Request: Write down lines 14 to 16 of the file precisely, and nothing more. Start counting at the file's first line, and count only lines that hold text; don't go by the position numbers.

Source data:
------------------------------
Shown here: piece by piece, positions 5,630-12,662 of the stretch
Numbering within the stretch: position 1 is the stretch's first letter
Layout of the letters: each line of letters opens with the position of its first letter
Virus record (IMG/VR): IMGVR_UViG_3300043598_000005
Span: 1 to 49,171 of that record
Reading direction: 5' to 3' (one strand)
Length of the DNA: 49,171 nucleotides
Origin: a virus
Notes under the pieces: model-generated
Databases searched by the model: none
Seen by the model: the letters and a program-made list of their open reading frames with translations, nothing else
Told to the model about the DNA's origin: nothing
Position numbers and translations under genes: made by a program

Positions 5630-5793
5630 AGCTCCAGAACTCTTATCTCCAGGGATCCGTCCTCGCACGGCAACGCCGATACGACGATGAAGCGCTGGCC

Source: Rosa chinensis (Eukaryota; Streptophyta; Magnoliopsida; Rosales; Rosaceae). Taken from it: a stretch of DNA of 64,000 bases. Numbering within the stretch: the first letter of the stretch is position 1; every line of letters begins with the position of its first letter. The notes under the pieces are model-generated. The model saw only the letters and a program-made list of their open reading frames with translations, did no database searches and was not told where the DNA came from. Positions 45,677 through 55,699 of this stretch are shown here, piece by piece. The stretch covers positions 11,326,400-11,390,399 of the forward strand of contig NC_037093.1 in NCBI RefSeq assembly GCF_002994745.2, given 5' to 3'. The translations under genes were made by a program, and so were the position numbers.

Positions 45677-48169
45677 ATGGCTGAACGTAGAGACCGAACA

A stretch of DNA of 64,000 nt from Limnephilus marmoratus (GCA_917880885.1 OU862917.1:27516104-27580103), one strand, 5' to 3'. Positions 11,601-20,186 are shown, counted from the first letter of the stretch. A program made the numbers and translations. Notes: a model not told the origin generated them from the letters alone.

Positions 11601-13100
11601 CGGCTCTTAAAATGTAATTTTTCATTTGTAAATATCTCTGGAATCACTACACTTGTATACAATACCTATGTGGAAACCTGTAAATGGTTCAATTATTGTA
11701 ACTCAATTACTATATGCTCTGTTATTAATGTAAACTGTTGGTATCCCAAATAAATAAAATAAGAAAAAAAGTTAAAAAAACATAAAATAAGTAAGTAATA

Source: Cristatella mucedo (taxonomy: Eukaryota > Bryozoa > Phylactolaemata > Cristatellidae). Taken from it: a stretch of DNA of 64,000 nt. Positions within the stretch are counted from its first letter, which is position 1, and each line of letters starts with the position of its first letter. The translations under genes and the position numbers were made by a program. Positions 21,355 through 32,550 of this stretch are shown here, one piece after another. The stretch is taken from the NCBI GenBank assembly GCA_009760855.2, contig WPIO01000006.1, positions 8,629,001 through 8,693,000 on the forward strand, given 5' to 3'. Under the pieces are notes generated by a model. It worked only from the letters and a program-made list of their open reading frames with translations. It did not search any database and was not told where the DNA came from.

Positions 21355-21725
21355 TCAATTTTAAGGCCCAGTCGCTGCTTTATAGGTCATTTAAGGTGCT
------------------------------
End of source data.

Positions 5630-5793
5630 AGCTCCAGAACTCTTATCTCCAGGGATCCGTCCTCGCACGGCAACGCCGATACGACGATGAAGCGCTGGCC

Source: Rosa chinensis (Eukaryota; Streptophyta; Magnoliopsida; Rosales; Rosaceae). Taken from it: a stretch of DNA of 64,000 bases. Numbering within the stretch: the first letter of the stretch is position 1; every line of letters begins with the position of its first letter. The notes under the pieces are model-generated. The model saw only the letters and a program-made list of their open reading frames with translations, did no database searches and was not told where the DNA came from. Positions 45,677 through 55,699 of this stretch are shown here, piece by piece. The stretch covers positions 11,326,400-11,390,399 of the forward strand of contig NC_037093.1 in NCBI RefSeq assembly GCF_002994745.2, given 5' to 3'. The translations under genes were made by a program, and so were the position numbers.